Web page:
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Transgender-Friendly Bathroom Sign Replaces 'Rape Culture' One After Uproar

By  Amy Zimmer and Nicole Bode | May 30, 2017 3:59pm 

 Clever Blend staff replaced the cafe's controversial bathroom sign, left, with a newer more inclusive one, right.
Clever Blend staff replaced the cafe's controversial bathroom sign, left, with a newer more inclusive one, right.
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DNAinfo/Amy Zimmer

PARK SLOPE — A coffee shop that came under fire for its controversial bathroom sign depicting a male stick figure climbing a toilet stall to peep at a woman in the stall next to him has removed the offending image — and replaced it with a sign welcoming customers of all genders, including transgender.

Clever Blend's co-owner Luca Tesconi, who took over the Gorilla Coffee space at 97 Fifth Ave. near Park Place in April, initially waged a war of words with customers who took issue with the sign, penning a long Instagram defense of it last week as just a "silly" joke that was never meant to upset anyone.

But as the backlash mounted, Tesconi changed his tune, taking down his defense of the sign from Instagram and penning an open letter, "To Sign or Not to Sign."

"It has been an intense two days at Clever Blend. As some of you are aware of, we had a major conflict of ideals concerning a bathroom sign and its implied message. Some of you were extraordinarily offended and responded with hate. We reacted by being defensive and trying to explain our point of view ... we have come to realize that the bathroom sign was a mistake," the shop wrote on its Instagram feed Saturday. "Tomorrow, the sign will be removed."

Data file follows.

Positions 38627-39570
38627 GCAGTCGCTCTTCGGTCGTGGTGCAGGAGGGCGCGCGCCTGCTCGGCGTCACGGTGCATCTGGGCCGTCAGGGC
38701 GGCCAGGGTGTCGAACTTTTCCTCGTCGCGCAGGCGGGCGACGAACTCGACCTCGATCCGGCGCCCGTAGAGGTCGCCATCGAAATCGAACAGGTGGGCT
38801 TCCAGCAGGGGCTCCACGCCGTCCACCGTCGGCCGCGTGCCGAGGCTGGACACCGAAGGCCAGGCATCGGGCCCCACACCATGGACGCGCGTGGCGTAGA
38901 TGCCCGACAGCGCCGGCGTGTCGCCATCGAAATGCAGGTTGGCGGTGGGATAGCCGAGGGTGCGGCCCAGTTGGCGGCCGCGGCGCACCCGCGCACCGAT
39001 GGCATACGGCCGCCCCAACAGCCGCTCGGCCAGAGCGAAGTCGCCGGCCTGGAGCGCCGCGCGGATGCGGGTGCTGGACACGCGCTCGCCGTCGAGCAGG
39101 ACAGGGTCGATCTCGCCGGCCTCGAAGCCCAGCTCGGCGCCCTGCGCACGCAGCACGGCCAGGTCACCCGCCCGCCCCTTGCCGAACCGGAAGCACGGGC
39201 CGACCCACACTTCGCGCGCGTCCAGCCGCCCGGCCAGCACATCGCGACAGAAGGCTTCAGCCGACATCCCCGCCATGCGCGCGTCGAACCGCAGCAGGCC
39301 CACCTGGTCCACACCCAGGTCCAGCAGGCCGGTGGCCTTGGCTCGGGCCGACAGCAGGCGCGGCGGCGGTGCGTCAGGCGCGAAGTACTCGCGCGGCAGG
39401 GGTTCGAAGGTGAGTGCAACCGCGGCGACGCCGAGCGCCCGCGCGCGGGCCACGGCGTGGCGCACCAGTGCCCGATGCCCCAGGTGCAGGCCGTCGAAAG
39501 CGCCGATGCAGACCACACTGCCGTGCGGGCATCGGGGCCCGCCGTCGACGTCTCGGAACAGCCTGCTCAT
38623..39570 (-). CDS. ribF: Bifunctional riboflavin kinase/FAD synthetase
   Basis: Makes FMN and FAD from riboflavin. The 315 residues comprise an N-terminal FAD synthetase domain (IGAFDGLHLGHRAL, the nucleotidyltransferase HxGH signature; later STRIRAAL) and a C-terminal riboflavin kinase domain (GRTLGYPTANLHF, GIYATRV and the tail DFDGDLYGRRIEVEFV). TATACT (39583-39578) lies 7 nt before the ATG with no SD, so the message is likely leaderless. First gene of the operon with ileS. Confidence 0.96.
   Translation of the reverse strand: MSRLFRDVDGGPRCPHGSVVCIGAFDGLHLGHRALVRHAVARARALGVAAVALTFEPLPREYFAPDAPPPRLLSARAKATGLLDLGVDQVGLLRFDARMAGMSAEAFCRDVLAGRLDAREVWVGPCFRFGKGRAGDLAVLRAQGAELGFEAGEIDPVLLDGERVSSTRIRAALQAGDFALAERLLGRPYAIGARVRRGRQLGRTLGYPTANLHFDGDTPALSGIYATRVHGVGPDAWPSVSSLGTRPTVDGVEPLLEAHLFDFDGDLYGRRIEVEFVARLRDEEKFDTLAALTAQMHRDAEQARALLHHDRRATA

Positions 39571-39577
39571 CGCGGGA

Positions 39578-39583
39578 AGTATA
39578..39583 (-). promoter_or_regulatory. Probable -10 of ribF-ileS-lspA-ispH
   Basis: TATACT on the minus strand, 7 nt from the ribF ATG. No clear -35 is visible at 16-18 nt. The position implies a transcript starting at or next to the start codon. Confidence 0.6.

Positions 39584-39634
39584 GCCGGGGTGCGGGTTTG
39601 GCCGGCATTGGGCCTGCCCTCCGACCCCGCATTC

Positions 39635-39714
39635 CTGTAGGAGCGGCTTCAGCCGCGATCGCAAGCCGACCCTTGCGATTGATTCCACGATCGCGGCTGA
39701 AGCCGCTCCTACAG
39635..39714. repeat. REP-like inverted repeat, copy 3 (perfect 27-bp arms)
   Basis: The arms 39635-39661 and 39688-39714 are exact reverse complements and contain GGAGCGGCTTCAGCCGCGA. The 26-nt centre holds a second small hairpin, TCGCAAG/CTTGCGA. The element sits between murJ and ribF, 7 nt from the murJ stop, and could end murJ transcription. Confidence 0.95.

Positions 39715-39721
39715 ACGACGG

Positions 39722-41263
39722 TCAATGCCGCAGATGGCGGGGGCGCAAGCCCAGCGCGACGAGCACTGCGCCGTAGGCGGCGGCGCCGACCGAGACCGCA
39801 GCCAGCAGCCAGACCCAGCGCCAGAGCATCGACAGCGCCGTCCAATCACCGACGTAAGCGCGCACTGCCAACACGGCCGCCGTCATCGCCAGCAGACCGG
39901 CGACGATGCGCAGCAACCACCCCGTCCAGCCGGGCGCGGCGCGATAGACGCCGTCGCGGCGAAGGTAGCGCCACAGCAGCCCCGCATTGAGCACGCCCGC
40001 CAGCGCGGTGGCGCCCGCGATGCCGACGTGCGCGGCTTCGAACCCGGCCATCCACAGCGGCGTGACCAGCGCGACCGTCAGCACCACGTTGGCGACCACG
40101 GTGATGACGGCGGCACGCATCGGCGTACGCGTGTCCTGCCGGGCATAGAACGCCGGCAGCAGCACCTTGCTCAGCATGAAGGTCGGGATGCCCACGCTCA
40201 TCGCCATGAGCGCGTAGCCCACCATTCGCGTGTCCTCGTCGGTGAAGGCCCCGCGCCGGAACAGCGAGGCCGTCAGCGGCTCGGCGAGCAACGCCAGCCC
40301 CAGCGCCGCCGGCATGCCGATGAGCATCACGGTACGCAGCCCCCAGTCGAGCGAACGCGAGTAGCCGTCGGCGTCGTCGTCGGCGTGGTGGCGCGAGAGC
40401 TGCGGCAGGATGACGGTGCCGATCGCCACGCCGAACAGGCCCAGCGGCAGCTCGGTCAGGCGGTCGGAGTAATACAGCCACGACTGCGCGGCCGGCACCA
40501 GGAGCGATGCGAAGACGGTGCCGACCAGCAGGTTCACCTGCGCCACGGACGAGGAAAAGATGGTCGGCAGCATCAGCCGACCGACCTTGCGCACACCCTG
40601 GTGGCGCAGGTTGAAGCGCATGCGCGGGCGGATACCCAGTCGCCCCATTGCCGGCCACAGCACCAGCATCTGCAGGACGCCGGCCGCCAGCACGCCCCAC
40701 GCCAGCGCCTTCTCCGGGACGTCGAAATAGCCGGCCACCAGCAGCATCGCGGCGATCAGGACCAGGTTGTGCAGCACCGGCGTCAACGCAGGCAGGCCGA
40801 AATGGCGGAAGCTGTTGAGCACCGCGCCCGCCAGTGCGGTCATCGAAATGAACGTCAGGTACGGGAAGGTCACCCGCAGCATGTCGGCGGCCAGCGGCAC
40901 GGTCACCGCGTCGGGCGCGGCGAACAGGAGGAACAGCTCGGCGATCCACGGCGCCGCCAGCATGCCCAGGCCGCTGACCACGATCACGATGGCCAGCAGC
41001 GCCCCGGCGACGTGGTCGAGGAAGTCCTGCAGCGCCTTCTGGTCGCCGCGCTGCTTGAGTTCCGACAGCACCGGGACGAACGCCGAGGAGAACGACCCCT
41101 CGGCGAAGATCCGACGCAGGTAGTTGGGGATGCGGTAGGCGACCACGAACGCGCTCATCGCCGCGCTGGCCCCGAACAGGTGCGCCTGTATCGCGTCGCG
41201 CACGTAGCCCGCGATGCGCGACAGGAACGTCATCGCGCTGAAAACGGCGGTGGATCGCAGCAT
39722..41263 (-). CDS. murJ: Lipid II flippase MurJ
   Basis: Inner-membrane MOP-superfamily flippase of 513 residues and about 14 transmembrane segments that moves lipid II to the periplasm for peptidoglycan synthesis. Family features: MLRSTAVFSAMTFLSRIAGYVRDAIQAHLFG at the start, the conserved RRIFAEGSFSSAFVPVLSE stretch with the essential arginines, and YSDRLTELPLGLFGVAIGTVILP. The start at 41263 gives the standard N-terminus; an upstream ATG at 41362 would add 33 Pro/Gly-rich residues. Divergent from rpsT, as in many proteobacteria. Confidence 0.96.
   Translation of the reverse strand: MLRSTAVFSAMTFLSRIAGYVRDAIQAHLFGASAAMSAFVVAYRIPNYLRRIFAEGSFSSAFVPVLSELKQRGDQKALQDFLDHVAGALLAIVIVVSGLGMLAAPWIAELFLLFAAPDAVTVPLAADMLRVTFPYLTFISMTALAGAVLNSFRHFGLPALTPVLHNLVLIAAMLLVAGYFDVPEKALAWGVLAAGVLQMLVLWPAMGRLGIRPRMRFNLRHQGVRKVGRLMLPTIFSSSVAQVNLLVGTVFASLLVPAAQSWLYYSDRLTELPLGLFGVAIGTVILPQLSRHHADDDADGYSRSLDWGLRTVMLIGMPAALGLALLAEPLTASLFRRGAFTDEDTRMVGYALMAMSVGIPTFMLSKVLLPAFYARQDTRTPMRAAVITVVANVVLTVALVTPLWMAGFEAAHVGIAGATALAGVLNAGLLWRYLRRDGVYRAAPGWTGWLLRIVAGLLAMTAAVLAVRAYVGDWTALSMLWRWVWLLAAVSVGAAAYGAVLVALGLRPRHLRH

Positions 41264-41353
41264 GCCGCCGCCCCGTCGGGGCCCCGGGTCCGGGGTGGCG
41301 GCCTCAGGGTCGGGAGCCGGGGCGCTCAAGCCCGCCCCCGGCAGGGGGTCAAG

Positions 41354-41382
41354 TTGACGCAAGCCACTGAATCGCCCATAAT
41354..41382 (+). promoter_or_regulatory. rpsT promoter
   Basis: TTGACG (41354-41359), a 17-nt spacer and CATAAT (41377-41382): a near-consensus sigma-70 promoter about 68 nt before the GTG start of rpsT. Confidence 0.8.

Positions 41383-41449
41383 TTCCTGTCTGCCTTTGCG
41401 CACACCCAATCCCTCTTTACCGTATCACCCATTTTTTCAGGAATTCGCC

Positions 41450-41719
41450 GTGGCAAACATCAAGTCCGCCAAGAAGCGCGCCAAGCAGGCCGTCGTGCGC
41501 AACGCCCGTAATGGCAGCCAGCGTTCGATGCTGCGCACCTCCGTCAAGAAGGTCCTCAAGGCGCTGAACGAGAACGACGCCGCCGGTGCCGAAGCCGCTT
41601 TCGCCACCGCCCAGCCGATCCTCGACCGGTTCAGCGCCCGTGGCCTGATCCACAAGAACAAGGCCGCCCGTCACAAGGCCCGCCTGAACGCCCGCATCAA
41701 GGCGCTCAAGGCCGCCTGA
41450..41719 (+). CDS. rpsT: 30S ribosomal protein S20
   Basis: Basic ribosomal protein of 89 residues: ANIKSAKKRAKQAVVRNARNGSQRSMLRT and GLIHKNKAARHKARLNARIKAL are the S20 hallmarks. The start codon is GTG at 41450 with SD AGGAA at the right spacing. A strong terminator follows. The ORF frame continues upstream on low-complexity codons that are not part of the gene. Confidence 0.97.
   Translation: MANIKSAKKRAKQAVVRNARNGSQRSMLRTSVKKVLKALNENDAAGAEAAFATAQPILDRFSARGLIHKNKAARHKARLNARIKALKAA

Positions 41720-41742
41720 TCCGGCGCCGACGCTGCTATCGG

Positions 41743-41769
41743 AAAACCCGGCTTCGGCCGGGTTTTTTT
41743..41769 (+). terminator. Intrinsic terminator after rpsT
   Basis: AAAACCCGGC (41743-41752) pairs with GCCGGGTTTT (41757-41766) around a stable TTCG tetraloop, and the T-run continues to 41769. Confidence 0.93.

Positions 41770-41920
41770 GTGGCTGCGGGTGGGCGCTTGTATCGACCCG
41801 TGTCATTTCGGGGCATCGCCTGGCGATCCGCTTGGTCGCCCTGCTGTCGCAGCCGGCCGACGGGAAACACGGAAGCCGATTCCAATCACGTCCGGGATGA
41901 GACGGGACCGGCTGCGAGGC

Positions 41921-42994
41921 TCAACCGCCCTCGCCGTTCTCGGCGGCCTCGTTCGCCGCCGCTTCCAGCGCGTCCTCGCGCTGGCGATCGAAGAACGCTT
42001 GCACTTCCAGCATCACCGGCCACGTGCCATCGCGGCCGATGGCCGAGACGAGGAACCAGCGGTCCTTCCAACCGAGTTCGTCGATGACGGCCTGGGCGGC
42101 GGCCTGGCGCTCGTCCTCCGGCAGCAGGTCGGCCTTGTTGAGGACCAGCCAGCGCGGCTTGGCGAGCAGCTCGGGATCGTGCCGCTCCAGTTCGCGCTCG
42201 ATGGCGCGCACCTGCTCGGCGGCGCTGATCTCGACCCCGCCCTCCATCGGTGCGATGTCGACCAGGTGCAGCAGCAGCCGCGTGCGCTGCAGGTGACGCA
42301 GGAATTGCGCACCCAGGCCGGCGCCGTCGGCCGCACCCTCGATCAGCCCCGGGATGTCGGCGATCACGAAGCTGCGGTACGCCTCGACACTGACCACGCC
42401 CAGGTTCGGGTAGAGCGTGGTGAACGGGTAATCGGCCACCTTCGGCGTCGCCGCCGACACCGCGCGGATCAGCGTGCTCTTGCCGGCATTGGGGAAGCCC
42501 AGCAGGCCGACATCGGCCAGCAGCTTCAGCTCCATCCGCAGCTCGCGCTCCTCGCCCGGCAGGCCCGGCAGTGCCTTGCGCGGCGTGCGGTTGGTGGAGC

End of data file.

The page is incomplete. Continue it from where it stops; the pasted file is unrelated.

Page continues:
They added a new one on Sunday with the new bathroom signs, beneath the headline "Royal Couple."


"Royal Couple" #cleverblend

A post shared by COFFEE THAT DOESN'T SUCK (@clever_blend) on

Speaking to DNAinfo at the coffee shop on Tuesday, Tesconi said he realized over the weekend that perhaps he was on the losing side of the argument, and decided to take the sign down, replacing it with two color-copy printouts of an "inclusive bathroom" sign with gender symbols for men, women and transgender people. A more permanent version of the replacement sign is in the mail, he said.

"Some people got offended, but we didn't put anything up with the intention of offending. We started defending ourselves... They started cursing, 'F-you.' ... Why don't we extinguish the fire? It's not a battle to pick," said Tesconi, who hails from Italy, told DNAinfo New York. He also runs Triple Shot World Atlas Cafe in Long Island City and the Atlas Cafe in Williamsburg.

Tesconi said he called Yelp to ask if they would take down the bad reviews from customers who railed against the sign, but they refused. He said he wished the people complaining had approached him in person rather than going online to complain, adding that the foul language of the critics was off-putting.

"They say, 'Oh you learned your lesson.' Yeah, but don't put it like you want to put me on my knees," Tesconi said. "We all learned something. Also the people that curse should learn there's no point in that. They look bad."

Tesconi denied that the sign controversy cost him any business, despite a call online to boycott his shop.

In addition, he said, a paper ballot on the door beneath the old sign that asked people to vote whether they thought the sign "promotes violence" or was just a "silly sign" tendered more votes for the latter — but he took it down anyway.

"How many people are in the U.S.: 250 million? Probably there are women who have bad experiences related to that," he said. "Even if it's 50, it's 50 human beings... It doesn't go with the business. It doesn't go with me either."

Customers cautiously praised the move online.

"I'm glad you guys had the decency to take that dad joke sexist rape culture bathroom door sign down. Too bad you didn't have the sense to see just how grimy that "joke" was in the first place. Hope this has been a learning experience for you," one customer wrote on Instagram.

Tesconi said the tempest in a teapot left him scratching his head.

"They called it 'rape culture.' Here it's just the coffee culture," Tesconi, "'Rape culture?' If we opened a coffee shop to conduct torture, then shoot me now."